DIY MAN CANDLE
Guys are notoriously hard to buy for.
Not all Dads want a stubby holder, BBQ tools or socks… If you’re still looking for a Fathers Day gift for your Dad this quick little DIY project could be perfect!
I bought my wax, wick and scent from All Australian Candle Making Supplies.
This was the first time I’d made a candle using a wood wick, I did somethings the wrong way and I’m going to warn you so you don’t make the same mistakes…
Choosing your supplies
In the interest of full disclosure I’m going to admit, I’m no candle making guru. I used the wrong size wick for my vessel. The mug I chose for my candle is 8cm wide. The wick I used is only recommended for candles 4.5cm wide. So of course when it burns it simply melts a pool in the middle of the wax and doesn’t melt all the way out to the edge of the vessel.
OOPS! At least now that I’ve learnt my lesson, you don’t need to make the same mistake.
Make sure you choose the right size wick for the right size vessel.
Melting the Soy Wax
Fill your microwave friendly container with soy wax flakes and pop it in the microwave. Depending on the strength of your microwave you will need different lengths of time to melt your wax.
My recommendation is to pop it in for 1 minute and give it a stir. If the wax isn’t totally melted pop it in for 30 seconds at a time check until the wax has melted completely
OBVIOUS WARNING: When the wax is melted it will be HOT! (surprise surprise…) Please be careful. Treat your container of wax like you would a cup of boiling water. Please don’t hurt your precious hands!
Securing the wick
Wood wicks are actually easier to use that traditional cotton wicks. Well, I think so! They stand tall and proud in their little metal holders so you don’t need to tie them to a stick at the top of the candle. All you need to do is secure the base. You can do this with wick stickers, some people use double sided tape or you can simply use a dab of warm wax to hold the metal piece in place. That’s what I did. There is a downside to this method however. When your candle is burning and melts right down to the bottom this wax will also melt releasing your metal piece from it’s waxy grip. But you know what, when you have melted that far down, the candle is basically doneskies anyway right..?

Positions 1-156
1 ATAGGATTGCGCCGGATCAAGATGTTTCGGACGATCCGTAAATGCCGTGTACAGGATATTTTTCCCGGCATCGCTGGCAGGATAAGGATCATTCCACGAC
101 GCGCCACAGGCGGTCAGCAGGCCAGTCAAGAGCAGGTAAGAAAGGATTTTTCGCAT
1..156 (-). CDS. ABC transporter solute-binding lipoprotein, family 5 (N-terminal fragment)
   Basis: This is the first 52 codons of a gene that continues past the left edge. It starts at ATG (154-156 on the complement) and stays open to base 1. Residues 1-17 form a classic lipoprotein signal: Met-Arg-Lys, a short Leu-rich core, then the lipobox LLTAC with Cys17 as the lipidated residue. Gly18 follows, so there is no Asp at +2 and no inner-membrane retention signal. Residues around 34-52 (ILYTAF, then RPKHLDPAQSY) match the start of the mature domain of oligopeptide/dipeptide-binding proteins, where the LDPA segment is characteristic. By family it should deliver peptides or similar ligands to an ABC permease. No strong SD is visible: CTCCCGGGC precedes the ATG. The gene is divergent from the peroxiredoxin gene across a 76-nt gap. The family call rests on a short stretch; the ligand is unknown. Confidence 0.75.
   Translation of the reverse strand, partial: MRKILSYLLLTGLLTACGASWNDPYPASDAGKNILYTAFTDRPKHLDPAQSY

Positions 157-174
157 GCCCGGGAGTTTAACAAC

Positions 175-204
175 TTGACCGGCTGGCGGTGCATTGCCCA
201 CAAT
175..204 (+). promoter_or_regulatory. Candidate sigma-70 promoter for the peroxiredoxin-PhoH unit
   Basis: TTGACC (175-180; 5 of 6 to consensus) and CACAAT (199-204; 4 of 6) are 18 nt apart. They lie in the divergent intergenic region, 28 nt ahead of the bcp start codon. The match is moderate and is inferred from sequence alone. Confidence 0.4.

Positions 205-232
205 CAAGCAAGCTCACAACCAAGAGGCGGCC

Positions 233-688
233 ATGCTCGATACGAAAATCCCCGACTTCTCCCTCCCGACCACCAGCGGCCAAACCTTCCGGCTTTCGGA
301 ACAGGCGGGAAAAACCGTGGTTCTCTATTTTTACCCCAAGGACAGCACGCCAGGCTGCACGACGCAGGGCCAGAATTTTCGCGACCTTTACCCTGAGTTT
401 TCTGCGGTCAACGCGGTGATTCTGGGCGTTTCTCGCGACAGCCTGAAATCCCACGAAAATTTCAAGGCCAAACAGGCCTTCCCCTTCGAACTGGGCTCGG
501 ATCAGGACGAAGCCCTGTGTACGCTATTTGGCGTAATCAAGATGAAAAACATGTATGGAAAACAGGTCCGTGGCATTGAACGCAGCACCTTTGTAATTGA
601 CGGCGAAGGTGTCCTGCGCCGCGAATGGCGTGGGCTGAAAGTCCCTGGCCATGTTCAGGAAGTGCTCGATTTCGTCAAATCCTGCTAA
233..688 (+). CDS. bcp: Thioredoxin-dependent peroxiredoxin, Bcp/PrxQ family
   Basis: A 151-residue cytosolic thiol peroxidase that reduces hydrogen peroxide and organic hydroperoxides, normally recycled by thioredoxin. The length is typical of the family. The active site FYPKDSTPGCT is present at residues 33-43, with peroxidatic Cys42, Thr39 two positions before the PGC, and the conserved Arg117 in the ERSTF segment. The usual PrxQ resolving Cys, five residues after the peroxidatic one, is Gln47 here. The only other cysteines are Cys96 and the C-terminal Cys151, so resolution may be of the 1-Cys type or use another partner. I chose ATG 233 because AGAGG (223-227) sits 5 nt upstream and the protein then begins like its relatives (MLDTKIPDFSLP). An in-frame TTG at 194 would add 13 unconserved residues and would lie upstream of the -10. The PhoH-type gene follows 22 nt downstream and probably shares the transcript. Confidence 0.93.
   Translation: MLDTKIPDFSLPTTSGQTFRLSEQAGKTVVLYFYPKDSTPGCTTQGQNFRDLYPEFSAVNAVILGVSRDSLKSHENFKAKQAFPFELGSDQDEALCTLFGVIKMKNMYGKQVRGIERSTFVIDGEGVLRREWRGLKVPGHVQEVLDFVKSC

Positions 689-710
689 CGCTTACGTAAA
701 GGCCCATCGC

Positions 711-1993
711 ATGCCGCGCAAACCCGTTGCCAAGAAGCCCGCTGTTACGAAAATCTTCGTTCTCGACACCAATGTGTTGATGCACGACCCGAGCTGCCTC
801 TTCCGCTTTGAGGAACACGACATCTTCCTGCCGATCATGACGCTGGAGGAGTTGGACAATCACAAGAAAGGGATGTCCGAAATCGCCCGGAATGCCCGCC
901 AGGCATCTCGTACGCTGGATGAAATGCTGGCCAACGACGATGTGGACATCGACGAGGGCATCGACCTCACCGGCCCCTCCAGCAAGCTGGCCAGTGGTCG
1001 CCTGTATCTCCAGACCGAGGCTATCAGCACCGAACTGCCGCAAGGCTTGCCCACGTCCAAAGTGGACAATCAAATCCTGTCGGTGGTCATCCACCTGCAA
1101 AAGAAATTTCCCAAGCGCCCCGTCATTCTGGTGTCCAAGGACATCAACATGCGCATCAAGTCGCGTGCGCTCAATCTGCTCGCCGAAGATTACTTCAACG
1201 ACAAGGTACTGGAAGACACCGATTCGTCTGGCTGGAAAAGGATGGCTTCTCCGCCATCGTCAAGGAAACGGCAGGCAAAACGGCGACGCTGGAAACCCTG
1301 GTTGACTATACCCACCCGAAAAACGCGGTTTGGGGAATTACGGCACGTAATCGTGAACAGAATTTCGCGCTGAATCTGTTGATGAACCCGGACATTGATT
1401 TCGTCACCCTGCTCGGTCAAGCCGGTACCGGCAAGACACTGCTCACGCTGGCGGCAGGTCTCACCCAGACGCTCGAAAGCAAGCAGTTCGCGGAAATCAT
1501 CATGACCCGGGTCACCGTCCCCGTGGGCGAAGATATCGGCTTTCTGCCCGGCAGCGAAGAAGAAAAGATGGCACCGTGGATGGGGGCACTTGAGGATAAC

Add your fragrance
The amount of fragrance you should add will depend on how strong you want the candle to smell when it’s burning. I found a good scent calculator on AussieCandleSupplies.com, It’s a great guide for working out just how much you’ll need. Pour your fragrance into the liquid wax and give it a bit of a stir.
I chose Spiced Rum. It’s super challenging choosing a scent over the internet with nothing but a stock photo and a name to give you an idea of how it smells. I was happy with this one but I bought two other scents at the same time, one I like the other is not so good. If you can, I would recommend choosing fragrances in person. If you can’t just be prepared that it might not smell exactly like you imagined it would.
Carefully pour the wax into the vessel. If you get any wax on the outside of the vessel, just use a damp warm cloth to remove it.
Now all you have to do is wait for the wax to set.
Leave it over night before you light it up to make sure it’s thoroughly set and you’re good to go! Easy as that.
Temperature: When I made this guy it was quite a cold day and I left it to set on my stone kitchen bench, which was really cold. My candle set fairly quickly but it also cracked at the top and from what I’ve read, that can be caused by the wax setting to quickly. It doesn’t mean there’s anything wrong with the candle, it just doesn’t look as pretty as if it had taken longer to cool and set.
Wick: As I said before, I used the wrong size wick for my vessel.
Make sure you check on the recommended “melt pool” size.
If your wick is to long for your vessel, cut it to size before adding the wax. Unlike cotton wick candles, the wood can be tricky to cut to size after the candle is set. Learnt that one the hard way too! 😉
Don’t stress, have fun: Candle making is easy but like anything else, if it’s the first time you’re trying something you might not get it right straight away. If you want to be sure you’re making “perfect” candle for your gift, make a trial one first. Make sure you’re happy with the amount of scent used, the wick allows the wax to melt all the way to the edge of the vessel… all that good stuff. Otherwise, just give it a crack and see what happens! Have fun!